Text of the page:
Mayor Thomas M. Menino drafted a letter Friday asking the board of directors at Boston-based Partners HealthCare System, the state’s largest hospital and doctors network, to reverse a decision to consolidate administrative offices by moving 4,500 employees to Somerville.
Menino, who is leaving office next month, also instructed his chief of staff, Mitchell Weiss, to raise the issue Friday in a daily briefing call with representatives of Mayor-elect Martin J. Walsh’s transition team, according to Dot Joyce, a spokeswoman for Menino. Joyce said Menino already has talked to at least one Partners board member whom she would not name.
The outgoing mayor said Thursday that he had been trying for the past four months to persuade Partners executives to construct an administrative building on a parcel across from the Boston Police Department headquarters in Roxbury. A presence there — near Roxbury Community College and Madison Park High School and not far from the Longwood Medical Area — could be a source of jobs, training, and neighborhood revitalization, he said.
Joyce said Menino’s letter will “reiterate his disappointment at this unfortunate chain of events. The mayor has always considered Partners HealthCare to be a partner in helping to grow this city. And the city was clearly not considered a partner in their decision.”
Walsh declined to discuss the Partners move Friday. But his spokeswoman, Kate Norton, released a statement in which Walsh said he was disappointed.
“I know Mayor Menino has worked tirelessly and successfully to help companies prosper and grow jobs here in Boston and I share his concern about this development,” Walsh said. The statement stopped short of promising to join Menino in pressing the Partners board.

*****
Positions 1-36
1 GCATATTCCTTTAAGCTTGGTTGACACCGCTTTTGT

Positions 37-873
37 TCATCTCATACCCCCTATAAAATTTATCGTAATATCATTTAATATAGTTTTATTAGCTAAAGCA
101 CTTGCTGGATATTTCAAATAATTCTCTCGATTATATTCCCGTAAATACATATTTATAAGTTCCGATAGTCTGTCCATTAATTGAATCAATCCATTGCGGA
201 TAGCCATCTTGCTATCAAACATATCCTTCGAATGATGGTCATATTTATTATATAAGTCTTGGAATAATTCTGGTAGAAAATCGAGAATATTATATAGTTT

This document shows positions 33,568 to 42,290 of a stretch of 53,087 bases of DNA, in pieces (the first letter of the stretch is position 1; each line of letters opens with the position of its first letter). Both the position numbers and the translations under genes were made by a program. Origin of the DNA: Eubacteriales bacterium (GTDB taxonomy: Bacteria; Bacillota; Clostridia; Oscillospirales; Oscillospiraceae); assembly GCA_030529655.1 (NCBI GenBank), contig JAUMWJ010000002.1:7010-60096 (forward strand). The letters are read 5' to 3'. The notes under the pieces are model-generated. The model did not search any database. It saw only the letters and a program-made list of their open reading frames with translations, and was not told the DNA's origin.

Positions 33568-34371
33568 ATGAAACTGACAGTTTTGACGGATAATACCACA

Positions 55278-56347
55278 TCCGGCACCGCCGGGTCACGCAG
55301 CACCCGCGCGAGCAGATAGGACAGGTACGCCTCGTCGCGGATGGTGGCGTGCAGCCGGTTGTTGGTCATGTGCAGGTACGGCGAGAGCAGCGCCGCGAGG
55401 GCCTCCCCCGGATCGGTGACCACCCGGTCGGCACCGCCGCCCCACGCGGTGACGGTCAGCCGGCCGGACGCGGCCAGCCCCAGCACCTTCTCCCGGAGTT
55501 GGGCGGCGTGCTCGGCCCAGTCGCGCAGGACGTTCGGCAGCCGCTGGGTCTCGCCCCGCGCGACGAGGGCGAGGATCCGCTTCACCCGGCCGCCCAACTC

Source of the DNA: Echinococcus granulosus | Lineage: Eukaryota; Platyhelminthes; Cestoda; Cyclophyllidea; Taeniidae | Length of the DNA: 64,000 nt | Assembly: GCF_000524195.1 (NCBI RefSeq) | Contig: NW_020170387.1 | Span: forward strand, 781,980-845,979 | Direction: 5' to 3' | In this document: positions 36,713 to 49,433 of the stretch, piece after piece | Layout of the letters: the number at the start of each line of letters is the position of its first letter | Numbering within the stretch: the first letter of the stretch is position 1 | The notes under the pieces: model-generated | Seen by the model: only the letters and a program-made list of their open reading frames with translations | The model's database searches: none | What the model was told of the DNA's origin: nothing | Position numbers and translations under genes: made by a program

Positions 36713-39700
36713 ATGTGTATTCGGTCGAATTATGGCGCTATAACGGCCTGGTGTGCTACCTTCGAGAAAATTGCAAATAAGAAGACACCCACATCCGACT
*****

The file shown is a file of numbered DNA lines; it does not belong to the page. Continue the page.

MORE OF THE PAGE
A phone call to Partners board chairman Edward P. Lawrence wasn’t returned Friday.
Partners vice president Rich Copp, who said he was speaking on behalf of the health care chain and Lawrence, insisted the decision to take up to 700,000 square feet of office space in the Assembly Row development in Somerville has been made. Partners, however, plans to keep its corporate headquarters in Boston to be close to Massachusetts General and Brigham and Women’s hospitals, the Harvard-affiliated academic medical centers it runs.
Copp declined to address the mayor’s discussions with Partners executives and board members. “Any conversation with the mayor about this project is private,” he said.
In a Thursday e-mail message to employees, Partners chief financial officer Peter Markell said the consolidation of 14 offices at the Somerville site would boost efficiency, cut costs, and provide Partners’ nonhospital employees easy access to Assembly Row by highway and MBTA. He also noted that the mixed-use development will feature shops, restaurants, and apartments, as well as bicycle and walking paths and a park along the Mystic River.
Partners officials weighing potential sites in Somerville and Roxbury concluded the costs associated with the project would be about $50 million higher in Roxbury, according to health care officials familiar with their strategy. Executives from Partners and Federal Realty Investment Trust, which is developing the $1.2 billion Assembly Row project on 45 acres of former industrial property, continue to negotiate over the design of the new complex, which is expected to be two connected buildings. The discussions are also addressing whether Partners will own the complex or lease the space.
Daniel DeMaina, a spokesman for Somerville’s mayor, Joseph A. Curtatone, said the city did not offer tax breaks or other incentives to Partners. But he said Somerville officials are talking with executives of Partners, which as a nonprofit organization is tax exempt, about making voluntary payments to defray the cost of services such as police and fire protection, trash pickup, and snow removal.
“Partners has assured us that they would agree to make municipal service contributions to the city, which are still being negotiated,” DeMaina said.